Instead, they say EV charging stations and other point-of-sale machines should continue to rely on contactless payment methods and lawmakers “should engage with the security community to better understand fraud risks associated with credit card readers.”

“These proposals would effectively reverse the industry’s careful considerations regarding EV charger payment options,” said the researchers.

Much of the issues fall on the continued reliance of magnetic stripe cards, which remains one of the most common payment methods in the U.S.

Where other nations, including the U.K. and most of Europe, have adopted chip-and-PIN as the primary way of paying for goods and services, the U.S. still relies on the insecure magnetic stripe. Hackers can easily skim the data off the credit card and repurpose a stolen magnetic stripe to commit fraud. Although chip-and-PIN is more secure than the magnetic stripe, card fraud remains a risk until chip-and-PIN becomes the primary method for making payments. Even with chip-enabled cards, fraudsters can still steal payment card numbers and card verification codes by using hidden pinhole cameras.

Credit card skimming is said to be a $2 billion industry.

Using mobile contactless payments, like Apple Pay or Google Pay, would largely render the risk from card skimming almost entirely moot, they say.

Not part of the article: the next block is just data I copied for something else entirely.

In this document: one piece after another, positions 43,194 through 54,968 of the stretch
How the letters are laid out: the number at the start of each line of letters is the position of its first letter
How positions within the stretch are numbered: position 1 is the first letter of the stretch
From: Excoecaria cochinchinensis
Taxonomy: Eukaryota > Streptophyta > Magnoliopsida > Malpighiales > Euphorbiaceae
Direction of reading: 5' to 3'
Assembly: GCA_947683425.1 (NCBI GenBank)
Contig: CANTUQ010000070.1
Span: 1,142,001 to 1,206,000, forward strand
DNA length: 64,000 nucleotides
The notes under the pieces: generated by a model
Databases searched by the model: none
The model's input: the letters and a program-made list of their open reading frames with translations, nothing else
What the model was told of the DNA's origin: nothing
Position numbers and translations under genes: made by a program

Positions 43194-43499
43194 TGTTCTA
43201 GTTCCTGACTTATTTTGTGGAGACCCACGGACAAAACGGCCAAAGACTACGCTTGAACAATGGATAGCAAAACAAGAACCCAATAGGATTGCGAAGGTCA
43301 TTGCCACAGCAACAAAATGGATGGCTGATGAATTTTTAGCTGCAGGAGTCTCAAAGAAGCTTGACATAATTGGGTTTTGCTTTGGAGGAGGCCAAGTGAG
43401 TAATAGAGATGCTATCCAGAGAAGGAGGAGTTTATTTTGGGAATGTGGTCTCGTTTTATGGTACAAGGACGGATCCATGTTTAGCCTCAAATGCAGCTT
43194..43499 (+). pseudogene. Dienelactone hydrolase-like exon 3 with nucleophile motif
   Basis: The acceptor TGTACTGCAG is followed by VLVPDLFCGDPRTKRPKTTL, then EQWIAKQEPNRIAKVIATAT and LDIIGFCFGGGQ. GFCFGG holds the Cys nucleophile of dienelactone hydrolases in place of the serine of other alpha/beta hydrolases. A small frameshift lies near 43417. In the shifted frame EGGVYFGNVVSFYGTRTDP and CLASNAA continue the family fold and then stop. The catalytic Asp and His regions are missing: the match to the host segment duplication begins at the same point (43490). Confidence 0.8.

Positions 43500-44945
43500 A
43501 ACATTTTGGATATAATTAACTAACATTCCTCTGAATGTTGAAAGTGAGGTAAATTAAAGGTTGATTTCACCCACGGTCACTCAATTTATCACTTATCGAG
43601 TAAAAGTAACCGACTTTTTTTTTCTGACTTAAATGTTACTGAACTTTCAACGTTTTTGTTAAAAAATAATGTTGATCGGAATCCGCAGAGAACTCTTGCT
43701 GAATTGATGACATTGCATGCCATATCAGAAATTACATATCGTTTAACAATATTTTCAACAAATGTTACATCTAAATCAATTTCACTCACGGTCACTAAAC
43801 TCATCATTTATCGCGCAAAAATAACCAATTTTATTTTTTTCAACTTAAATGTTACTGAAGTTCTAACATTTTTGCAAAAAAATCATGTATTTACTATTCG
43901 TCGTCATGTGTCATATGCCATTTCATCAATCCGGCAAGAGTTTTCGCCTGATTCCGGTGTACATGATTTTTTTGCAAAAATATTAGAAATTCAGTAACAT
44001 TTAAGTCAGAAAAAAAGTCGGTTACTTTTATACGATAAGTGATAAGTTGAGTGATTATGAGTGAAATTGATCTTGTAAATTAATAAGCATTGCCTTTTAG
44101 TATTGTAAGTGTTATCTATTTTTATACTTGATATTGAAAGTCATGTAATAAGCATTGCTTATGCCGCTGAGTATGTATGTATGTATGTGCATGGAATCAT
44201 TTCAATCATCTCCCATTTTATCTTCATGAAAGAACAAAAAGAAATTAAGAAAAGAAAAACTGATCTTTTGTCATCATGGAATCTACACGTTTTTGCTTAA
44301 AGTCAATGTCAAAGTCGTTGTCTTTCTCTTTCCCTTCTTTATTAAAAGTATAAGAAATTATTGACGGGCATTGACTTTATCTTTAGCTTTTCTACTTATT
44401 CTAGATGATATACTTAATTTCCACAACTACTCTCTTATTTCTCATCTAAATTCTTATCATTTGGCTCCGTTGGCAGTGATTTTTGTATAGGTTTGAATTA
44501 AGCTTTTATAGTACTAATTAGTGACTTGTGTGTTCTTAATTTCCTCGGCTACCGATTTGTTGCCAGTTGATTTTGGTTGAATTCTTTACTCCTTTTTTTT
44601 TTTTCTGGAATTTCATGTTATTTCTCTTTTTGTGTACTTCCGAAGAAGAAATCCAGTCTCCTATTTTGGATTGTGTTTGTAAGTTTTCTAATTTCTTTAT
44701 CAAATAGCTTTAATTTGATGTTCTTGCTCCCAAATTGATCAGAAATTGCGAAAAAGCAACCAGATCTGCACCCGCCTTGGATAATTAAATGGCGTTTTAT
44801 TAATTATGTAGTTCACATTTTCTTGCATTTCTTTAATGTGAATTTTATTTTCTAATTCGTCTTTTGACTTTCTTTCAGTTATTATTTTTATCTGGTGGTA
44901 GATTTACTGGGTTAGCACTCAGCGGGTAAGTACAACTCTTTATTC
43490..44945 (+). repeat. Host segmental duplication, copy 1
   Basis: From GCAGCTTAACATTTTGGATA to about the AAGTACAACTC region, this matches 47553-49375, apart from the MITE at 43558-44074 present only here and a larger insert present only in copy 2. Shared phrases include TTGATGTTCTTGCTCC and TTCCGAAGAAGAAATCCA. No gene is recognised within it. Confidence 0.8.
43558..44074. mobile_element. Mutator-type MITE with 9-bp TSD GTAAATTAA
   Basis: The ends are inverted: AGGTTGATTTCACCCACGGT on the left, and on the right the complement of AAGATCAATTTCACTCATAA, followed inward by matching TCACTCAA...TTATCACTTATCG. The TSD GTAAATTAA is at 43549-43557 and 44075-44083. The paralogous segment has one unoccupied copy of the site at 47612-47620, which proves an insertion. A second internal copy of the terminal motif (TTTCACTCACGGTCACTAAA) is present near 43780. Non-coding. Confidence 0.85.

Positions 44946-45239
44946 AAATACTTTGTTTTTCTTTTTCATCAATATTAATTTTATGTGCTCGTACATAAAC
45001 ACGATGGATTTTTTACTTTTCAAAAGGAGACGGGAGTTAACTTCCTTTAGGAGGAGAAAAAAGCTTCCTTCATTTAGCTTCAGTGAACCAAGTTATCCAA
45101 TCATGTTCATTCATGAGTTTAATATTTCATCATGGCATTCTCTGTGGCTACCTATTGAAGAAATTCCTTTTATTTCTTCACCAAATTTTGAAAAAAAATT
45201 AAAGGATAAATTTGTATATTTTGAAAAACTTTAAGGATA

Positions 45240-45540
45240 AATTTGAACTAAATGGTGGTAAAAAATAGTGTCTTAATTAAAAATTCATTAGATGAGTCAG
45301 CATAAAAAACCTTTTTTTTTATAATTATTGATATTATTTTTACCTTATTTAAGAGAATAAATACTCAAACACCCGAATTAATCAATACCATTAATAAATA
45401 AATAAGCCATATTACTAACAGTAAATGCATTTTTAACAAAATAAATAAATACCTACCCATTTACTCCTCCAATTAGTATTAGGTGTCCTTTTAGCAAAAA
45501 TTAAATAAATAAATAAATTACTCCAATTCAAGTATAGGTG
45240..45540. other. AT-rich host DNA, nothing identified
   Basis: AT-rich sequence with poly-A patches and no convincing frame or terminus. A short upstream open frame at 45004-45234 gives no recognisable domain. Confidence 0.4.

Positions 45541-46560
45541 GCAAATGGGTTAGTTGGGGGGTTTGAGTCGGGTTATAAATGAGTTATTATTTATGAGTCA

Until more secure options are used, the introduction of magnetic stripe readers at EV chargers “would represent an unnecessary risk” to drivers.

Fintech platform Synapse raises $33M to build ‘the AWS of banking’

Synapse, a San Francisco-based startup that operates a platform enabling banks and fintech companies to easily develop financial services, has closed a $33 million Series B to develop new products and go after international expansion.

The investment was led by Andreessen Horowitz with participation from existing backers Trinity Ventures and Core Innovation Capital . Synapse — which recently rebranded (slightly) from ‘SynapseFi’ — announced a $17 million Series A back in September 2018 so this deal takes it to $50 million raised to date.

The startup was founded in 2014 by Bryan Keltner and India-born CEO Sankaet Pathak, who came to the U.S. to study but grew frustrating at the difficulty of opening a bank account without U.S. social security history. Inspired by his struggles, Synapse, which operated under the radar prior to that Series A deal, is focused on democratizing financial services.

Its approach to doing that is a platform-based one that makes it easy for banks and other financial companies to work with developers. The current system for working with financial institutions is frankly a mess; it involves a myriad of different standards, interfaces, code bases and other compatibility issues that cause confusion and consume time. Through developer- and bank-facing APIs, Synapse aims to make it easier for companies to connect with banks, and, in turn, for banks to automate and extend their back-end operations.

Pathak previously told us the philosophy is a “Lego brick” approach to building services. Its modules and services include payment, deposit, lending, ID verification/KYC, card issuance and investment services.

“We want to make it super easy for developers to build and scale financial products and we want to do that across the spectrum of financial products,” he told TechCrunch in an interview this week.

Synapse CEO Sankaet Pathak

“We don’t think Bank Of America, Chase and Wells Fargo will be front and center” of new fintech, he added. “We want to make it really easy for internet companies to distribute financial services.”